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Signal Processing
timation. Although human voiced acoustic communication is not a central focus of the TCSP, acoustic transmission of modulated data through spatially complex and temporally dynamic media has been an enduring interest within the SP community.
More broadly, the TCSP provides methodologies of analy- sis for inference problems in an open environment where diverse disciplines can come together to sharpen their ap- proaches and permit the cross-fertilization of methods. The TCSP is a place where the individual researcher can find an approach to analysis that best fits his/her observational assets and his/her inference needs. From the most funda- mental epistemological questions regarding probabilistic reasoning to the seemingly mundane and yet essential ones regarding computational efficiency, the TCSP community is an open- and generous-minded group. For these reasons, there is a very strong appreciation of the multidisciplinary nature of acoustics within the TCSP, and this reverence holds the TCSP in close proximity to other TCs. We have members with strong ties to TCs in underwater acoustics, noise, acoustical oceanography, architectural acoustics, and animal bioacoustics as well as others with ties to the number of jointly sponsored special sessions reflecting this deep and enduring synergy. Within the TCSP, it is not uncommon to see lively and productive interactions on fundamental issues between architectural acousticians and underwater acous- ticians. The TCSP takes great satisfaction in the broad dis- semination of methodologies that enhance and improve the accuracy of acoustic inferences across the diverse disciplines within acoustics. Because of this, it is a natural organic aim of the TCSP that our members enrich and enliven the vari- ous TCs with which they interact.
The TCSP is devoted to the development of a full range of statistical inference methods as necessary in acoustic infer- ence. The SP community continues to be an environment where acoustic modeling issues are addressed from the per- spective of model efficacy as supported by observations. This aspect of the TCSP takes many instances, from practi- cal risk-minimizing parameter point estimation (Gendron, 2016; Michaloupolou and Pole, 2016) to full posterior infer- ence (Dosso, 2002; Michaloupolou and Gerstoft, 2016) to the development of a framework for a fair comparison of disparate models from acoustic measurements (Dettmer et al., 2010; Xiang and Fackler, 2015).
Providing Practical Solutions
We continue to see the TCSP contribute solutions to impor- tant and useful problems in acoustics. For instance, the vital need for determining the location of the discharge of a fire- arm with a ballistic model-based method (Lo and Ferguson, 2015) directly addresses the problem of ranging small-arms fire to save lives. The approach operates with no more than a single acoustic sensor node collocated with the vital target and is accomplished without a priori knowledge of the muz- zle speed and ballistic constant of the bullet. The method re- quires the extraction of the differential time of arrival and angle of arrival of the muzzle blast and ballistic shock wave at the sensor node.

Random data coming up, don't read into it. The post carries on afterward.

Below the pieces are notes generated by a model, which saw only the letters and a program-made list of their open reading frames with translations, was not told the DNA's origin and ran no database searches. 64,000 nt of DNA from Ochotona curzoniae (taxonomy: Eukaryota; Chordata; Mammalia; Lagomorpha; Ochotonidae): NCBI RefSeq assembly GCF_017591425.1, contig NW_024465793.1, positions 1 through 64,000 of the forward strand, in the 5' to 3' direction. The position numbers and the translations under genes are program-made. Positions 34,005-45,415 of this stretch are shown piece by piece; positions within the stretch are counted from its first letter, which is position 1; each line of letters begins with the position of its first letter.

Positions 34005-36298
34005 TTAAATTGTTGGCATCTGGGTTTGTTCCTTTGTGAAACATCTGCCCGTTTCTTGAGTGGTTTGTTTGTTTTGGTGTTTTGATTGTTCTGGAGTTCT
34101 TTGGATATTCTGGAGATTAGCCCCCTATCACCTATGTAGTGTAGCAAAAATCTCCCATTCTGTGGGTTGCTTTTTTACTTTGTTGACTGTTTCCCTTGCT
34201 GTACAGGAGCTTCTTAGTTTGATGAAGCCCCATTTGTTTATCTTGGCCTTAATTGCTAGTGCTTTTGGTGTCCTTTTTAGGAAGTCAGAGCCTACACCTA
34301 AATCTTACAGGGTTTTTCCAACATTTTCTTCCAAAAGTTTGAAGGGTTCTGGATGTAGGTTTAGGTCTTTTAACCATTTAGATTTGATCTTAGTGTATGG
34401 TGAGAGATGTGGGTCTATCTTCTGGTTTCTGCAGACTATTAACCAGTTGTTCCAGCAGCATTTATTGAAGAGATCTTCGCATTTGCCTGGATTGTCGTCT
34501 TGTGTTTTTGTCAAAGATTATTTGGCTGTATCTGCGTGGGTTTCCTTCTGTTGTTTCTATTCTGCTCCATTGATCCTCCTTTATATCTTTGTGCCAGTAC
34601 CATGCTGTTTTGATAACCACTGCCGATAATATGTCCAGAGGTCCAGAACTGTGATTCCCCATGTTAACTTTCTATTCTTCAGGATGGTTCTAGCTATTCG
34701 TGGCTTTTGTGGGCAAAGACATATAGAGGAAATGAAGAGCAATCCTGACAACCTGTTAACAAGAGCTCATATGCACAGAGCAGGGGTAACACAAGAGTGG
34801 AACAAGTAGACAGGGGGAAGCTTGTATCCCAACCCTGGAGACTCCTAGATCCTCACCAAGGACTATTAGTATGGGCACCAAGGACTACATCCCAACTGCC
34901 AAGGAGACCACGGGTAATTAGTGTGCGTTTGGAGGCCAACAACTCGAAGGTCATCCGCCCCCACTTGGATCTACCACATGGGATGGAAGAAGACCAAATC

Another practical example of the reach of the TCSP is the nondestructive testing of critical containers by acoustically exploring for cracks (Anderson et al., 2017). The method fo- cuses high-frequency elastic energy to a point to probe for an anomalous fissure. The approach has been demonstrated to save time and resources in the necessary task of helping determine the strength and endurance of vital stainless steel canisters whose failure and breach could pose a significant risk to human life.
Recently, there has been much interest in the optimal use of extremely sparse acoustic arrays, with the methods em- ployed being termed “compressive sensing” (CS). Acoustic CS is the processing of sparse configurations of acoustic sen- sors for the purpose of drawing inferences regarding some acoustically relevant feature. CS asserts that such underde- termined problems can be solved provided the feature is likewise sparse. An example is the estimation of an ocean acoustic sound-speed profile (SSP) from the inversion of acoustic fields measured on sparse arrays (Bianco and Ger- stoft, 2016). CS has been demonstrated to estimate SSPs in a range-independent shallow ocean by inverting a nonlinear acoustic propagation model. The demerits of sparse configu- rations are of practical interest because sensor elements can and do fail and are not often able to be quickly replaced. CS methods have been compared with conventional beamform- ing using at-sea horizontal towed arrays for the discerning of an acoustic target bearing with comparisons in terms of a signal-to-interference ratio by Edelmann and Gaumond (2011). Sparse configurations of sensors can also take on purposeful and highly structured forms for reducing the computational burden of beamforming with coprime arrays (e.g., Adhikari et al., 2014; Xiang et al., 2015).
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